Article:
AT&T lies about Calif. net neutrality law, claiming it bans “free data”

Longtime AT&T executive John Stankey speaks on stage in front of a sign that says

Enlarge / Longtime AT&T executive John Stankey, who became CEO in July 2020, speaks onstage at the HBO Max WarnerMedia Investor Day on October 29, 2019, in Burbank, California. (credit: Getty Images | Presley Ann)

AT&T lied about California’s net neutrality law yesterday when it claimed the law requires AT&T to stop providing “free data” to mobile customers.

In reality, the California law allows AT&T to continue zero-rating HBO Max, its own video service, as long as it exempts all competing video services from data caps without charging the other video providers. But instead of zero-rating all video without collecting payments from its competitors in the online-video business, AT&T decided it would rather not exempt anything at all.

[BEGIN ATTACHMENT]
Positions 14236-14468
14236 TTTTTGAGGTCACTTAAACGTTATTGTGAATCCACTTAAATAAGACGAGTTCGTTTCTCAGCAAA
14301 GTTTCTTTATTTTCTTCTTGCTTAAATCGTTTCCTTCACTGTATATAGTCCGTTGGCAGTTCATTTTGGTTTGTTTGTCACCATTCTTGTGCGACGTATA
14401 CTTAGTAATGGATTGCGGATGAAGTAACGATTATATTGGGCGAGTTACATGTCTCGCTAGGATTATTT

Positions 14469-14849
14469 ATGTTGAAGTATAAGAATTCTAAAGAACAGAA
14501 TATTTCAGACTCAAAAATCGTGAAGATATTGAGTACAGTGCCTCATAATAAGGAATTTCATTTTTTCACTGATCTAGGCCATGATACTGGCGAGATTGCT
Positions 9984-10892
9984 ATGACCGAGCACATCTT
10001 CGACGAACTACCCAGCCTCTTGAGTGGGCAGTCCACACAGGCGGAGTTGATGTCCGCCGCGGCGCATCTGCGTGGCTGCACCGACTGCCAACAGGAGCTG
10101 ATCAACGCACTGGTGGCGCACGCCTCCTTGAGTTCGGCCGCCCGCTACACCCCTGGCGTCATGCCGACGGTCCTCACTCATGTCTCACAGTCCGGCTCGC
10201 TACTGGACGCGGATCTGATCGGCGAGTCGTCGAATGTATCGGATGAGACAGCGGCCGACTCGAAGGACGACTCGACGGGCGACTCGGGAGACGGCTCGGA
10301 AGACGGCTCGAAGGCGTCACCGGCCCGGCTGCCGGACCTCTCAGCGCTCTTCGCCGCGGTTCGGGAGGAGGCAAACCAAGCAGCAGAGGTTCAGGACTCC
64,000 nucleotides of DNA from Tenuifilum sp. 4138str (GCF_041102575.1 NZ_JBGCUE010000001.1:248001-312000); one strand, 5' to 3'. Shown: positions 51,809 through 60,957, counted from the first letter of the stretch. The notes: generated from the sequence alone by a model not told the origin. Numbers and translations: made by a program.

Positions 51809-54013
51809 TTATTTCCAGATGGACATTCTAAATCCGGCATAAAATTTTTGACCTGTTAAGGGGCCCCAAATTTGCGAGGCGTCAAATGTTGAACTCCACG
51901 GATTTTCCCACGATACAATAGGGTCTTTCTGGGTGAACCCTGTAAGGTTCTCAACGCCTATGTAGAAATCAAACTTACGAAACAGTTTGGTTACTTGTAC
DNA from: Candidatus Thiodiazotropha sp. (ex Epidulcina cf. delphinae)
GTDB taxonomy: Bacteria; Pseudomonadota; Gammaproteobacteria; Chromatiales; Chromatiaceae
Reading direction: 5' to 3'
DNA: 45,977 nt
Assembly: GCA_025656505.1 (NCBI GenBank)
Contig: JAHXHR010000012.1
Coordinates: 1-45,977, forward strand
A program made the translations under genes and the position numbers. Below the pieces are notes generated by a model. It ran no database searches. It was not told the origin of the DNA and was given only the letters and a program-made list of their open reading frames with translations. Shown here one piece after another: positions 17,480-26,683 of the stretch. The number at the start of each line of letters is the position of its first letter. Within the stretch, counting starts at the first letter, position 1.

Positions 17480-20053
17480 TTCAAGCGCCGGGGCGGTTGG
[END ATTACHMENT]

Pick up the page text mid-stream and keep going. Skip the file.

“Unfortunately, under the California law we are now prohibited from providing certain data features to consumers free of charge,” AT&T claimed in its announcement that it is ending the “zero-rating” program that exempts some content from data caps. “Given that the Internet does not recognize state borders, the new law not only ends our ability to offer California customers such free data services but also similarly impacts our customers in states beyond California,” the AT&T announcement also said.

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